At a certain point, you are provided a choice to either help the people of the world or to remain steadfast in your mission. It is not clear if the choice to help will do anything — which is always the case in reality — but the choice is there. You as the sole recorder of memory of this time must decide what is more important: your mission, or those you have met in service of it.
Many of the main character’s musings lack depth, and her commentary on what she is capturing oscillates between obvious surface-level platitudes and trite observations, which makes her attempts at digging deeper meaning in what she is recording feel forced.
But the game is fully aware of this. There is at least one circumstance where they catch themselves trying to say something meaningful about a bird, only to realize there is nothing meaningful to say. “I don’t know where I was going with that,” Estelle comments aloud.
Put yourself in this position: you have never left home. You are young. Very early on, you find out that Estelle has never even seen a goat or similar animal like it in person before.
Estelle is exceptionally, incredibly, young — both of heart and mind. And yet, the world is ending. She must record it. How many of you would succeed in creating a great work of literature accompanied by visual high art in this circumstance?
To that end, Season is very grounded in showing how one young person tackles a massive, overwhelming goal, one step at a time, and does it the best they can. They are the only one who can, and their best will have to be enough.
Season is Game That Understands Why We Photograph
I’m not afraid to admit that years of working as a photographer burned me out. I rarely photograph for myself anymore, but something about Season sparked within me a feeling that I thought I lost years ago. While playing this game, I wanted to take photos again.
Few video games successfully encapsulate why a photographer chooses to pick up a camera and hit that shutter button. Fewer still make photography more than yet another tool to be gamified.
It is here that I think Season succeeds. It cuts to the core of what it means to be a documenter and has a long conversation with you as a player about the nature of memory and how it interplays with the few ways that we have to capture a moment in time. The camera is in this game because it is critical to the mission of the main character.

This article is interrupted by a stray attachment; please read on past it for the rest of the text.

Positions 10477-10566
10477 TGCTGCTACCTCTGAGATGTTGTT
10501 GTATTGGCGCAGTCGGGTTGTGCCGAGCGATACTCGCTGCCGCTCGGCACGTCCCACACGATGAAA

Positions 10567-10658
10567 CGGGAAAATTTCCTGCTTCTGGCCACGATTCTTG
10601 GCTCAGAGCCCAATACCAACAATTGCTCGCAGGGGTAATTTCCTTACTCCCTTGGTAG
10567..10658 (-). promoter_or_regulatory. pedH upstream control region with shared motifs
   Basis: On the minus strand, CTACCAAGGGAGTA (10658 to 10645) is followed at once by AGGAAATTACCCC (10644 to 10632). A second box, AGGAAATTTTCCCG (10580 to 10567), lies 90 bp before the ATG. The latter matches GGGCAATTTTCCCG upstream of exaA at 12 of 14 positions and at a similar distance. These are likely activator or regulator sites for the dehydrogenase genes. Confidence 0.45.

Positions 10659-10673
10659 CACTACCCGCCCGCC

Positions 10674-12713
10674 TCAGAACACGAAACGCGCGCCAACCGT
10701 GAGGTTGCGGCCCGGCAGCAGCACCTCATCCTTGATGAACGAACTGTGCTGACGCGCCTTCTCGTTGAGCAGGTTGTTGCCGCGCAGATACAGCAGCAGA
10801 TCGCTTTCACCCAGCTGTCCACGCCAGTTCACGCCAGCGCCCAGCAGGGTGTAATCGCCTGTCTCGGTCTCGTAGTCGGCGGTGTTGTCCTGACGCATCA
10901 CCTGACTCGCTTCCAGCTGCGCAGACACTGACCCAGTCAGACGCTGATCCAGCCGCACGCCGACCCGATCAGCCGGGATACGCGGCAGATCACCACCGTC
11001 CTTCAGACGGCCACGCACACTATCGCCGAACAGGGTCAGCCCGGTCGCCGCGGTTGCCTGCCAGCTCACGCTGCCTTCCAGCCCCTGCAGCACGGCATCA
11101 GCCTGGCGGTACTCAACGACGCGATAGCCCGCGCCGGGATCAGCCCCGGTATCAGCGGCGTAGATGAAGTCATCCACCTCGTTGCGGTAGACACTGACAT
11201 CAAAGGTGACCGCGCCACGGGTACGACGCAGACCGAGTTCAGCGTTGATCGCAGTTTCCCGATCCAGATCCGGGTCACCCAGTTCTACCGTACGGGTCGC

In contrast to other photography games like Pokemon Snap, for example, where you are tasked with capturing specific things in a specific manner in order to rack up enough in-game points because the game tells you that you must, Season doesn’t care about any of that. You don’t have to photograph anything, though you can photograph everything should you like. You don’t have to capture any scene, person, or area in a certain way either, because who is to say what way is the best other than Estelle? This approach feels far more grounded than in any other game I’ve ever played that employs a camera.
Memory is fragile, which is why it is so important that photographers exist. We are here to be that record, even if what we are recording seems unimportant or mundane to some, Season argues that all of life’s moments are meaningful to someone. They live on well beyond us, and the memories held within each have great power for the future. Inspiration transcends time through the photos that we capture.
Are There Alternatives?
Season is relatively unique in the current landscape, and while there are plenty of games that ask you to use a camera to take in-game photos, Season stands alone in the experience it provides. If you want a modern video game that has a story to tell that doesn’t gamify the idea of photography, then Season is your best bet.
Should You Buy It?
Yes, I recommend Season: A Letter to the Future, available for PlayStation 5, PlayStation 4, and Windows PCs.